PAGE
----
One of the troubling previous year tax cuts that the Governor insists on fully implementing is the STAR plan. In 1997, Governor Pataki got the message that by cutting the top rate on the state’s progressive personal income tax, he was cutting the wrong tax, in the wrong way, at the wrong time. In his 1998 State of the State Address, he put a positive spin on this recognition of the fact that the income tax is a fair tax and that the overwhelming majority of New Yorkers do not feel oppressed by it: “Last year we knew it was time to build on the tax cuts of the first two years. From this podium, I told you that it was time to cut taxes again. Different taxes. Oppressive taxes. Property taxes.” It is, however, unfortunate that this focus on oppressive taxes did not take center stage until after the state had cut the income tax by over $5 billion a year with only half of this amount, at most, staying in the New York economy.

While the Governor’s STAR plan addresses an important need, it does so in an inefficient and ham-handed manner. By allocating property tax relief in a way that is unrelated to the amount of a household’s property tax bill relative to its income, it delivers much less relief to those who are truly overburdened by property taxes than would a substantial expansion of the state’s circuit breaker tax credit C at one-half the $2.7 billion fully implemented annual cost of the STAR program C and much more to homeowners for whom property taxes represent a very small percentage of their income.

Under STAR, the amount of tax relief to which a homeowner is entitled can vary with the median home value in his or her county of residence, but not with the magnitude of that household’s property tax burden relative to its income. The plan’s one income test (whether a senior homeowner’s income is above or below $60,000 a year) creates an illogical notch effect, while begging the question of a rational sliding scale based on income. While the Governor reports that some people are being literally taxed out of their homes, his plan does not target its relief to such households. In addition, two taxpayers with the same income and the same size property tax bill could get widely varying levels of relief depending on where they happen to live.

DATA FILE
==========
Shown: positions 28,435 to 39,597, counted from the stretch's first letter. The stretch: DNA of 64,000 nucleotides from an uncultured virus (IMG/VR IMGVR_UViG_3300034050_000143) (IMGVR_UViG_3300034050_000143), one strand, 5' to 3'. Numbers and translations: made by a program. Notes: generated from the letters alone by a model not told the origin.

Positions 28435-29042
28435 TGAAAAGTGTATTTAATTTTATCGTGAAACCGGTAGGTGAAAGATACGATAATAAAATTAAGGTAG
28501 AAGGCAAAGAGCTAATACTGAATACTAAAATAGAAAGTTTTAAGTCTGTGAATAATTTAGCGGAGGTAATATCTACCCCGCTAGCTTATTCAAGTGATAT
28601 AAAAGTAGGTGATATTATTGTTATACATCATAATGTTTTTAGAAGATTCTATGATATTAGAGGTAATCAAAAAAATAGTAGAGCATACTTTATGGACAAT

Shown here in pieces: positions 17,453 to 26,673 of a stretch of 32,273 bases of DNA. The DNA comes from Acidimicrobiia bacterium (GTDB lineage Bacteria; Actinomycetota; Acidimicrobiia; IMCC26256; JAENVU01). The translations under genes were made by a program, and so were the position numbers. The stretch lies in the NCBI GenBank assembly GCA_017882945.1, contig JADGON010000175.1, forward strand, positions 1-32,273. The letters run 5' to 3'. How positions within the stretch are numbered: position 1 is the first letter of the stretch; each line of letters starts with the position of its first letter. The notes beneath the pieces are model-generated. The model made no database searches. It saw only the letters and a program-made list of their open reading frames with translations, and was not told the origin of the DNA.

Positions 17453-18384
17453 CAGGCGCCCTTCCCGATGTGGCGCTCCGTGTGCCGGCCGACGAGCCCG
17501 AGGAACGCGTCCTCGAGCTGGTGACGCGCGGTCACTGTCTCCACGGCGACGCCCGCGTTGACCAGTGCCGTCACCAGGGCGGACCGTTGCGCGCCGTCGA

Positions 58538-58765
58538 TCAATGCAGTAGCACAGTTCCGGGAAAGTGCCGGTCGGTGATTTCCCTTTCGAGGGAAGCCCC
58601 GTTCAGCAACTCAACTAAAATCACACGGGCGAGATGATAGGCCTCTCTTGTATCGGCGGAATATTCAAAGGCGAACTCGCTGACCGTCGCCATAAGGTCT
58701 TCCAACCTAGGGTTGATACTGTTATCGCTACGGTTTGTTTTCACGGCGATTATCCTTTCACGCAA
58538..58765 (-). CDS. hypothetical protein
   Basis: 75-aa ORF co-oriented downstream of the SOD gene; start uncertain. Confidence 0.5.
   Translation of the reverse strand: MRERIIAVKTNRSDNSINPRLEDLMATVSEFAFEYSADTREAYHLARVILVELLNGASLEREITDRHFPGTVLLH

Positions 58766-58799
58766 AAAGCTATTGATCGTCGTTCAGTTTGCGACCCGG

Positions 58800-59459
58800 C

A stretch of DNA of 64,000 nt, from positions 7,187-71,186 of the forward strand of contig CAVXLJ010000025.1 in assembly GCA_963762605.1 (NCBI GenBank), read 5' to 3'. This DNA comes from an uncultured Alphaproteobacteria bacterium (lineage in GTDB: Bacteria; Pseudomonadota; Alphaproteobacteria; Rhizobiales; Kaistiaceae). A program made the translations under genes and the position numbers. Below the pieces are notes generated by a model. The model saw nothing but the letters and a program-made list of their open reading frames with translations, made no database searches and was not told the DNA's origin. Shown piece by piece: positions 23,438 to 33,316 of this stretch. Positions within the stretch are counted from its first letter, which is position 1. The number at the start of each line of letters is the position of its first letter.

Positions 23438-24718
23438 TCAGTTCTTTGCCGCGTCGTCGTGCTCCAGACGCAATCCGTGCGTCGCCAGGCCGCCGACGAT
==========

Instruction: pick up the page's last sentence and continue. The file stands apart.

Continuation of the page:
The STAR plan is also flawed in that it provides relief only to homeowners. This ignores the fact that tenants as well pay property taxes. While homeowners pay property taxes directly, tenants, through their rental payments, carry a substantial portion (usually estimated as being more than one-half) of the property taxes paid by the owners of their buildings. But under STAR, neither tenants nor landlords receive any relief. Only the owners of owner-occupied dwellings are helped by STAR. STAR’s only provision for renters is the circuit breaker for New Yorkers with annual incomes below $18,000. These tenants are allowed to count 25% of their rent as going toward property taxes.